Lewis Hamilton leading Valtteri Bottas at the British Grand Prix.
Photo: Charles Coates (Getty Images)

Formula One will have a different set of rules come its regular overhaul interval of 2021, and we’ve had an idea of what those rules will entail for a while now—mainly, because it’s obvious what needs to change. But F1 gave some more detailed ideas this week, with the goals of more competition for less money.

Before there’s any hope: No, those ideas don’t include reeling in the stewards.

F1, in general, wants to have more competitive fields, better-looking cars, and a more affordable series two years from now. “Affordable” is relative, of course, and basically means some teams won’t get to spend $500 million annually while others spend $44 million. It’ll be a real shame, for those big teams.

When it comes to the competitiveness of cars and fields, F1 said Wednesday that one idea is to undo some of the downforce issues on current cars. Complicated aerodynamic designs introduced with 2017 rule changes meant cars would have downforce reduced by about 50 percent when following others, which puts the car following at a big disadvantage to the one out front. F1 began working to fix that this year, and plans to make it better by 2021.

From the rules announcement:

But according to [FIA head of single-seater technical matters, Nicholas] Tombazis, any improvements achieved in 2019 are nothing compared to what we’ll see in two years’ time, when ‘ground effect’ (downforce produced by the shaped underside of cars) will play a much bigger role in how the cars generate their downforce…

“[With the 2021 car] typically, from about a 50% loss of downforce for the following car at two car distances [in 2017] it’s down to about a 5-10% loss,” says Tombazis. “So we have a massive reduction of the reduction of downforce for the following car.”

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To adjust, tires will go from 13 inches to 18 inches.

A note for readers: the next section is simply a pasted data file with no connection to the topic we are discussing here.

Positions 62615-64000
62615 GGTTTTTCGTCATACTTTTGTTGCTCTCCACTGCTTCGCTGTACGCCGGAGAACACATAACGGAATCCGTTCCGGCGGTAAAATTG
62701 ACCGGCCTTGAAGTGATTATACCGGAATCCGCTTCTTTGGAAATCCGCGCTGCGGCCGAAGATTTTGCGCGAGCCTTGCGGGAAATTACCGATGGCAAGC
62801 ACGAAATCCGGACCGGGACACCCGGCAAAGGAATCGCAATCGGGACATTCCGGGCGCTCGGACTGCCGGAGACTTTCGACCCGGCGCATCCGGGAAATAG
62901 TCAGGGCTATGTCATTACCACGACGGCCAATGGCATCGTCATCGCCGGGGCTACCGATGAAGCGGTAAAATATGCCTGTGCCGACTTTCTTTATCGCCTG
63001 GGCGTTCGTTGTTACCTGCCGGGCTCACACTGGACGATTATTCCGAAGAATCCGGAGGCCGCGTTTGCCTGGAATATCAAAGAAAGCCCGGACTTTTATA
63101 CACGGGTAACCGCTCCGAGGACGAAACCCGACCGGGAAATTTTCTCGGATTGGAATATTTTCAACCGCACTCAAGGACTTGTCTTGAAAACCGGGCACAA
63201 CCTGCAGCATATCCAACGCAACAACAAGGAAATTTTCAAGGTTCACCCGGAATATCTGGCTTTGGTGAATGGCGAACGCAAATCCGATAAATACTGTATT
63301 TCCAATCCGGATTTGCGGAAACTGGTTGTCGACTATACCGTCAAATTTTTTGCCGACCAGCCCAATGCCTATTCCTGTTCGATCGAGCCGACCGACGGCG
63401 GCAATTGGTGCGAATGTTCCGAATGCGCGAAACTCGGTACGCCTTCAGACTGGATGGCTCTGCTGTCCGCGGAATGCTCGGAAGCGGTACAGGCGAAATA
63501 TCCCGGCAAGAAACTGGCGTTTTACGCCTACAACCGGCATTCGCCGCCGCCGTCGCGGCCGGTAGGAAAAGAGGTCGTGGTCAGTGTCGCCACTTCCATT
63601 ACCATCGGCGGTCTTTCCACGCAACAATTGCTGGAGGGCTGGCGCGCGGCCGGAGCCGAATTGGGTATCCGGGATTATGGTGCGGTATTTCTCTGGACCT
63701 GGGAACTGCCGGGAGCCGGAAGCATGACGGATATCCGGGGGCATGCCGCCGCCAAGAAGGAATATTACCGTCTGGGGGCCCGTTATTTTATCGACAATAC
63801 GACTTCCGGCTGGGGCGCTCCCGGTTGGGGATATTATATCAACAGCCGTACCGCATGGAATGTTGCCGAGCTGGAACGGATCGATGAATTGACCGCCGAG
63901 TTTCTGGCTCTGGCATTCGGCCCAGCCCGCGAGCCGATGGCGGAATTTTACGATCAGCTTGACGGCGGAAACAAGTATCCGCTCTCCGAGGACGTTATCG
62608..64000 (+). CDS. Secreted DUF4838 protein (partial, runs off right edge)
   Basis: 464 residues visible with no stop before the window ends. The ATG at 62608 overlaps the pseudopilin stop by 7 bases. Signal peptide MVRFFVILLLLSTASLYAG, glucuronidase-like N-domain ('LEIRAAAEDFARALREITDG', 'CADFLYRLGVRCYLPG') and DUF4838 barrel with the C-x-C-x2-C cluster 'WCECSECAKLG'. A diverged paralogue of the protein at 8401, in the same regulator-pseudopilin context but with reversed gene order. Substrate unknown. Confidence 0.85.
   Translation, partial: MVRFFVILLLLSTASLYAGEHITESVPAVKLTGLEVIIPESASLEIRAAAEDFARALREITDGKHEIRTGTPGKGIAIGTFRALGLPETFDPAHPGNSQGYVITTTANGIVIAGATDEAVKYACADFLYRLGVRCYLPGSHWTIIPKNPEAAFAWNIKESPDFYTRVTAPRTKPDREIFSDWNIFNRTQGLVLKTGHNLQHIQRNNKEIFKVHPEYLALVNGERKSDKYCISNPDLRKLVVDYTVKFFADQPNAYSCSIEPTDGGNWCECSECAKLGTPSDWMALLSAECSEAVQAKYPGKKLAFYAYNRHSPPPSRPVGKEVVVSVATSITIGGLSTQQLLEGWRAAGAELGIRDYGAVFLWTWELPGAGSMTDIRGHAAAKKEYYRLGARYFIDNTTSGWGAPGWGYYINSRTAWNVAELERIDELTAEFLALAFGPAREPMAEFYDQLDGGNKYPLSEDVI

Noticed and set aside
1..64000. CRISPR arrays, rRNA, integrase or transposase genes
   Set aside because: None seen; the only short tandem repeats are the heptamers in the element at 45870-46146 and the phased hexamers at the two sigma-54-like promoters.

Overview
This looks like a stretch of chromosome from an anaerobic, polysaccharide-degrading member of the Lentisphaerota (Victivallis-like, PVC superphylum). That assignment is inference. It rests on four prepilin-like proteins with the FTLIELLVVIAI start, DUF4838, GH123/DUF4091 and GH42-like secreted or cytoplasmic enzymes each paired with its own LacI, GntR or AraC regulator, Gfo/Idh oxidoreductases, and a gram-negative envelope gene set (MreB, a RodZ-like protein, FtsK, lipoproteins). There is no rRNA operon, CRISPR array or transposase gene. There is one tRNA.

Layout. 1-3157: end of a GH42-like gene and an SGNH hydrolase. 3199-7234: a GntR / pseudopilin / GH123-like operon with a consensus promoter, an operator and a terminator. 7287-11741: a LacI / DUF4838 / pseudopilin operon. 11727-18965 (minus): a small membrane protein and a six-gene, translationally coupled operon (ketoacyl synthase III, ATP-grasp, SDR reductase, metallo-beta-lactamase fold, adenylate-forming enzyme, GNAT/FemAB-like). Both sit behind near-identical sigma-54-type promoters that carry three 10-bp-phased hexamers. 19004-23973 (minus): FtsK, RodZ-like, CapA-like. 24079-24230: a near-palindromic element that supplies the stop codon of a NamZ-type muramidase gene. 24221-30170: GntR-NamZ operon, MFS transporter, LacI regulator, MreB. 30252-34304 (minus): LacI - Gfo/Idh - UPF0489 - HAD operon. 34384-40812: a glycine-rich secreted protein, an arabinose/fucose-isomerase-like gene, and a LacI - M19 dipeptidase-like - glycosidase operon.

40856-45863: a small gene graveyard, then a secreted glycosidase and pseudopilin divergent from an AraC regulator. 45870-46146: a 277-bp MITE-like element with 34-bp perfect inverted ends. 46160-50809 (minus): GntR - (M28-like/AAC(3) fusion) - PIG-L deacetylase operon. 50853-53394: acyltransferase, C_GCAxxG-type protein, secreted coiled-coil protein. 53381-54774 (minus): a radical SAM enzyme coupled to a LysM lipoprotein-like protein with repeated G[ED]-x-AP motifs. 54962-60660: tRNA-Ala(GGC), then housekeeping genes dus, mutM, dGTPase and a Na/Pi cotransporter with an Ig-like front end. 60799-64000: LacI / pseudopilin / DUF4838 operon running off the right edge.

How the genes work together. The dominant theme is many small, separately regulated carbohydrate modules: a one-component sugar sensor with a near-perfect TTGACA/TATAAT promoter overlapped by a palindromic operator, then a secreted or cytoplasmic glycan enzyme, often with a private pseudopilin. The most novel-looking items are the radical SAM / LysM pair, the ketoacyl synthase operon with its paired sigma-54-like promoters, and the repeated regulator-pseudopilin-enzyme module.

F1 also recognizes, in terms of competition, that only three teams have any hope of competing for a win right now, and that it’s been that way for years. The goal for 2021 and beyond is for “a really good, moderately-funded team” to be able to “cause a lot of trouble,” which is a lot harder to make happen than it sounds.

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Doing that, F1 Managing Director of Motorsports Ross Brawn said, will include aerodynamic rules “designed to stop one team discovering a ‘silver bullet’” in competition, which has already made teams mad because they want design freedom. Individualistic designs mean little if the racing isn’t great, though.

F1 is also looking at the “removal of some driver aids,” and a proposal to make drivers have a bigger role in managing vehicle tasks like overheating and tire wear during the race, rather than relying on engineers to help them through.

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Perhaps the most controversial 2021 idea, in a series where there are massive gaps between team budgets—and, subsequently, on the track—is the idea for a “financially viable championship.” That means budget caps and standardized equipment, whether the faster, bigger-budget teams want them or not.

F1 said several pieces of standardized equipment and budget items have already been chosen for 2021. From the announcement:

They include:

- Standardised wheel rims

- A standardised brake system

- A ban on hydraulic suspension systems

- A restriction on the use of certain exotic materials

- Standardised radiators

- A frozen specification of gearbox parameters

- Standardised pit equipment for all teams

There are also the ideas to reduce wind-tunnel time and limit the size of teams, but F1 said the proposal is for cost controls not to include the salaries of drivers and certain team members or marketing. Marketing the series is good, was the basic message, and the higher-ups want their money.

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Least of all, F1 wants its cars to be “sexy” when the new rules come out, with the ultimate goal of “deserving of a spot on a fan’s bedroom wall.” The FIA and F1 will work with an automotive stylist for that, the announcement said.

What the story didn’t mention was what F1 plans to do about its penalty problem in the future, which is likely nothing. Hard racing isn’t hard racing without a steward review—we all know that.

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Here’s to 2021, everybody.